Seven months ago, on a rainy March night, sixteen-year- old Willow’s parents drank too much wine and asked her to drive them home. They never made it—Willow lost control of the car and her parents died in the accident. Now she has left behind her old home, friends, and school, and blocks the pain by secretly cutting herself. But when Willow meets Guy, a boy as sensitive and complicated as she is, she begins an intense, life-changing relationship that turns her world upside down.
Told in an arresting, fresh voice, Willow is an unforgettable novel about one girl’s struggle to cope with tragedy, and one boy’s refusal to give up on her.
I do wish people, who talk about cutting like it is no big deal, pick this up immediately. Specifically, Hoban leaves no doubt in mind the pain that caused Willow to desire a different kind of pain found only in a razor. Hoban did a phenomenal job at exposing the reader into the mind of a girl stumbling in a world of pain.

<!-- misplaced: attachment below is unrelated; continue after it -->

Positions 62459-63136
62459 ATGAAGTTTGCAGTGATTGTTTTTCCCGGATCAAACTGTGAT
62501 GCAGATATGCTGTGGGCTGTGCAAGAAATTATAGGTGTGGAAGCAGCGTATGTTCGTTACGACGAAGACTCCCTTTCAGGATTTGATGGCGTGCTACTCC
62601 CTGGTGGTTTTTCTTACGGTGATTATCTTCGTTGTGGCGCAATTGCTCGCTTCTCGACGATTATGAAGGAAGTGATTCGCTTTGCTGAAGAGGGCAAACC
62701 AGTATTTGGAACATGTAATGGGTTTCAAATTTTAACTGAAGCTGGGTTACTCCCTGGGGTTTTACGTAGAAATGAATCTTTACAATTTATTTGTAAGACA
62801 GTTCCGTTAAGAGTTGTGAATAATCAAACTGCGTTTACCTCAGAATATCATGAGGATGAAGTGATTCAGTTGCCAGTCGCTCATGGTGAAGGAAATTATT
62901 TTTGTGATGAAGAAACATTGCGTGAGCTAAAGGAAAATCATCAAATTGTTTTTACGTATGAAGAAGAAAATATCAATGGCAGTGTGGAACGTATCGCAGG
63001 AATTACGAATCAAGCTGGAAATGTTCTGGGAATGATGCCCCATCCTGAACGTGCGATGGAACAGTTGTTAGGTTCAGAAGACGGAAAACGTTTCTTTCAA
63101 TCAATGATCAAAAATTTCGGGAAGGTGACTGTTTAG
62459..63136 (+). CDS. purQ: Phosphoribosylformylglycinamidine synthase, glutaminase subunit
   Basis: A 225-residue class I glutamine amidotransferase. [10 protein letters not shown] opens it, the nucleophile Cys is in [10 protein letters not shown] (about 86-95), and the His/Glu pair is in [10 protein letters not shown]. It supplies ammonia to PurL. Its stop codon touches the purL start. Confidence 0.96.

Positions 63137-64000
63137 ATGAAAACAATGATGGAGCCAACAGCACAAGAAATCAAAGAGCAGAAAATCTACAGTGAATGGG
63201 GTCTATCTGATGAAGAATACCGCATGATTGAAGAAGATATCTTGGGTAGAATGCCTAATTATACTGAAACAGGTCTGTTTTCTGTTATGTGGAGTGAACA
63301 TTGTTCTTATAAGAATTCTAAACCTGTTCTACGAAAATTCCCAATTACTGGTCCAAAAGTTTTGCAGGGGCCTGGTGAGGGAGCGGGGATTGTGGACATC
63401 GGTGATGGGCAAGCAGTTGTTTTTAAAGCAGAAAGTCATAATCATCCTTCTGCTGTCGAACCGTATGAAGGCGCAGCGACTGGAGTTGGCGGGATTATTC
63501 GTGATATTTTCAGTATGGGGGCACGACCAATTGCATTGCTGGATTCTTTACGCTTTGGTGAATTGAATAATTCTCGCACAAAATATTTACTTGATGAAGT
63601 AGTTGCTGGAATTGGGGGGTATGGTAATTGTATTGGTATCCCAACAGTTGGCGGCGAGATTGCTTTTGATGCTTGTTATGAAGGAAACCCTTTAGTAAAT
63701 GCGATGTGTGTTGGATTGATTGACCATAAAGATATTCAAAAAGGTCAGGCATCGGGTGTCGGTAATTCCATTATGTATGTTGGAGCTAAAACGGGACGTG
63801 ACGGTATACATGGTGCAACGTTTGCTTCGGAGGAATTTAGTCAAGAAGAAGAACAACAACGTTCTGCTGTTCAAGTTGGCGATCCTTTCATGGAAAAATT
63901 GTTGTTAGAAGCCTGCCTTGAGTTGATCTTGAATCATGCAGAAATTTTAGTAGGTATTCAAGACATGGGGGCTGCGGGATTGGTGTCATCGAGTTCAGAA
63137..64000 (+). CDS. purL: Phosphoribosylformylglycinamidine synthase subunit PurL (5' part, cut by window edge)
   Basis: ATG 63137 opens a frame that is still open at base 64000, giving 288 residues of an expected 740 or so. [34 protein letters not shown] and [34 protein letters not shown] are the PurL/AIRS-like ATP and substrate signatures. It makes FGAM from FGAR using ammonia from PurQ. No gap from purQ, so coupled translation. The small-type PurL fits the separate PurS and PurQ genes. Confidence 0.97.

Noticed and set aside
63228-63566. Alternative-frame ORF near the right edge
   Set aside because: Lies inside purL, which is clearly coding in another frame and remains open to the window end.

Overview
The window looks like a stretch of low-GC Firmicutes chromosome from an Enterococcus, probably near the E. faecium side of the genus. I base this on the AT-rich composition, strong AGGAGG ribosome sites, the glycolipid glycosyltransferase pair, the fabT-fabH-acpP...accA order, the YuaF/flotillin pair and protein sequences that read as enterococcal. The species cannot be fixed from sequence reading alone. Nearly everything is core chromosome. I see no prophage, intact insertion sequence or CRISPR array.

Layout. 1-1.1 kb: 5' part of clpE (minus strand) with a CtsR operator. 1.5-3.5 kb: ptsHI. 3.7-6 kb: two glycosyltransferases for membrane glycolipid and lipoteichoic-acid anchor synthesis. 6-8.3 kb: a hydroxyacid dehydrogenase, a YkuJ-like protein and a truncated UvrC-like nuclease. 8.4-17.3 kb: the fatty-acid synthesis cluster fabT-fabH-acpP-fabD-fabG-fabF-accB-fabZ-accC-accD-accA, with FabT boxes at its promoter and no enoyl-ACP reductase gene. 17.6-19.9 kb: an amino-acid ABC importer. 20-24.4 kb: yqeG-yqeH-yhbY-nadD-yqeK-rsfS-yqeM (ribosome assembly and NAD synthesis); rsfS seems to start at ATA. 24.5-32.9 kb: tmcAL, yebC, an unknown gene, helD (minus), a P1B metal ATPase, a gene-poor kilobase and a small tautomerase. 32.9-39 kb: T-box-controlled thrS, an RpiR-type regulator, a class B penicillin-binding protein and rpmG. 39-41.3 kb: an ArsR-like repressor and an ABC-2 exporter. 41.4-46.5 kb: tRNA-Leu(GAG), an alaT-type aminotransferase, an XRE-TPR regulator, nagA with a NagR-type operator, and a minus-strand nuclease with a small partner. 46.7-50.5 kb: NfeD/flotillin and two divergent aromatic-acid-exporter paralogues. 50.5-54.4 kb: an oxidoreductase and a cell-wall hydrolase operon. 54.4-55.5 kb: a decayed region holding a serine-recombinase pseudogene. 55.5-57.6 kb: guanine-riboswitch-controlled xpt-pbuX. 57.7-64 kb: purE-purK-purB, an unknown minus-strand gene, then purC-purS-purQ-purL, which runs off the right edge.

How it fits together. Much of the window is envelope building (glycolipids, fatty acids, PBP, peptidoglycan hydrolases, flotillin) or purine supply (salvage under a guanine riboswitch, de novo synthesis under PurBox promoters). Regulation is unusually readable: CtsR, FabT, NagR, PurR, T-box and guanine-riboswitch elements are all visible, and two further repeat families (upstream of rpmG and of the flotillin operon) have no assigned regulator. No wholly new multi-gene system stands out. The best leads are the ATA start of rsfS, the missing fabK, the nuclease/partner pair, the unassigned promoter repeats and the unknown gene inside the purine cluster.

Guy seemed too perfect with the kindness leaking through his pores. He cared about Willow to a great extent. When in the real world, how many guys do you actually know that would stick around when one of the first things you know is that she hurts herself. I understand that everyone feels guilty–Willow felt guilt over killing her parents, and Guy felt guilt when he realized what Willow was doing to herself–still I lack the ability to really understand why Guy stuck around.
After reading the book, I felt the book was not the best but definitely not the worst. Parts of the story irritated me, but I will not mention them for spoiling the book for readers.
Favorite Quote: “Well, sometimes I worry that my whole life will be based about what’s comfortable and easy. I’ll care too much about what makes me feel good to ever really reach for anything. And then I worry that even if I do, I won’t succeed.”
Listening To: The Truth About Heaven by Armor For Sleep
Thinking: Hmm.. really tired.